Exhibit Change

design-driven community engagement

Research rooted in the generosity of learners: process reflections

In late November, as I was seeing the end of the tunnel of my Masters coming closer, I decided it was time to start my next research project. One outside of academia. One driven by sheer curiosity. I had a new found respect for research that I didn’t before.

I wanted to commit to this research process with a few goals in mind:

  1. To continue practicing doing design-based research
  2. To document the learnings from the research while it is in progress
  3. To be open to letting the research be guided by the participants

I put a question out to the world, via twitter:

What are you doing at the intersection of innovation and design-based education?

So, here are some of my process reflections.

The value of a super vague question

Often times when research begins, there is a question that leads the process. Sometimes that question is designed to try and validate an assumption and other times it is a leading question trying to figure out where to head next. At least that is how I look at the utility of a research question. For this process, I started with the latter. I have no specific research journey in mind. I have no idea who the intended participants are, what the learning outcomes might be, or how long the research will take. And typically that is not the best way to start a research process. It certainly would not be the best way to get funding or to meet a deadline. Luckily for me and for this research, I am bound by neither money or time. Instead I am bound by social accountability and researcher curiosity. It does mean that if you are following this research process, that there will not be regular updates or reports to come out of this. I am hoping I will be able to share reflections from time to time and who knows what will come out of this in the end.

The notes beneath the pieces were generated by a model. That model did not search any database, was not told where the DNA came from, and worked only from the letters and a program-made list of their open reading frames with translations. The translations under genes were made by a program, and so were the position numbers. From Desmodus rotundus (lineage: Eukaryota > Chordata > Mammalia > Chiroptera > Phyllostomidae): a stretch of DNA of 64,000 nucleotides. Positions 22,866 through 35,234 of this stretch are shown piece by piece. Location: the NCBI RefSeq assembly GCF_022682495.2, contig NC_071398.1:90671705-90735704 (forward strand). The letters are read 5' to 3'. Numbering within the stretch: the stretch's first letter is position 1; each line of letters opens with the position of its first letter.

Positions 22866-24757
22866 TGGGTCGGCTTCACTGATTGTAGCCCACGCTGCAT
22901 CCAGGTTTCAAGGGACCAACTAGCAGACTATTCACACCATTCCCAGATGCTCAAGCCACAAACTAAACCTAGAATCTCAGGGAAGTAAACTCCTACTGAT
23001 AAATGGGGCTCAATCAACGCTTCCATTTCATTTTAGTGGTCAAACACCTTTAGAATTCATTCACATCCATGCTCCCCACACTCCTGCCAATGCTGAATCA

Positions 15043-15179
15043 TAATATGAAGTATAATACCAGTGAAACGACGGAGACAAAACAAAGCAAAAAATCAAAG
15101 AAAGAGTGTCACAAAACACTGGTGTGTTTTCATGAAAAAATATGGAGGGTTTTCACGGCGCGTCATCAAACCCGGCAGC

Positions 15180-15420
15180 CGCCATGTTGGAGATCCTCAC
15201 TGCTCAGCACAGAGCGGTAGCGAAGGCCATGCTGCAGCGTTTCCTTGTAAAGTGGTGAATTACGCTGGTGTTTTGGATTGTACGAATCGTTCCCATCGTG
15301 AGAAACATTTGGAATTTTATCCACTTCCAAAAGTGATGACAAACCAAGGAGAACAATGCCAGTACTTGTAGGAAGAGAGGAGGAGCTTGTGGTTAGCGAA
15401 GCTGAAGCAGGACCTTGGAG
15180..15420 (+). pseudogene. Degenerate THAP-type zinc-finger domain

The generosity of learners

Ask and you shall receive. I naively threw a super vague question out into the twitter world and was expecting a few responses from people I already knew. Instead, I got a a lot of retweets and connections to folks I didn’t know. It was truly amazing and generous and reminded me that people doing innovative work – especially those who would respond to a super vague question about it from a perfect stranger – are really excited to talk to people about it. I ended up connecting with a bunch of folks doing really cool stuff. To be honest, so many people ended up wanting to chat that I actually had to take a break. It was the end of the year and my whole family got sick. And now, I am feeling guilty for leaving some of that generosity on the table.

The push and pull of research 

Now that some time has passed, I feel like I owe it to the research to get back at it. I am pick up where I left off with a new lens and new questions. The initial question I asked was vague and open. That served its purpose to get off the ground, but now I know that I need to push a little deeper. In another post, I will talk about some of my initial research findings including: how innovative work begins within an institution, who is likely to champion that work and the value of slowly growing a movement.

What’s next?

In the next few months, I am going to share back what I learned with the initial interview participants, seek new participants, and start investigating these new questions a bit more. These are no easier to digest or dissect, but they feel especially relevant to a lot of conversations I am having.

  1. How do you build ownership of innovative work across a system or institution?
  2. How do you address the tensions in the work of change management or systems change?
  3. How do we use competition to support collaboration when working in wicked problems?

None of this is going to be solvable in a short time frame or by me alone, obviously. So I am relying on the vagueness of the questions, the generosity of learners and the push and pull of the research to get me through.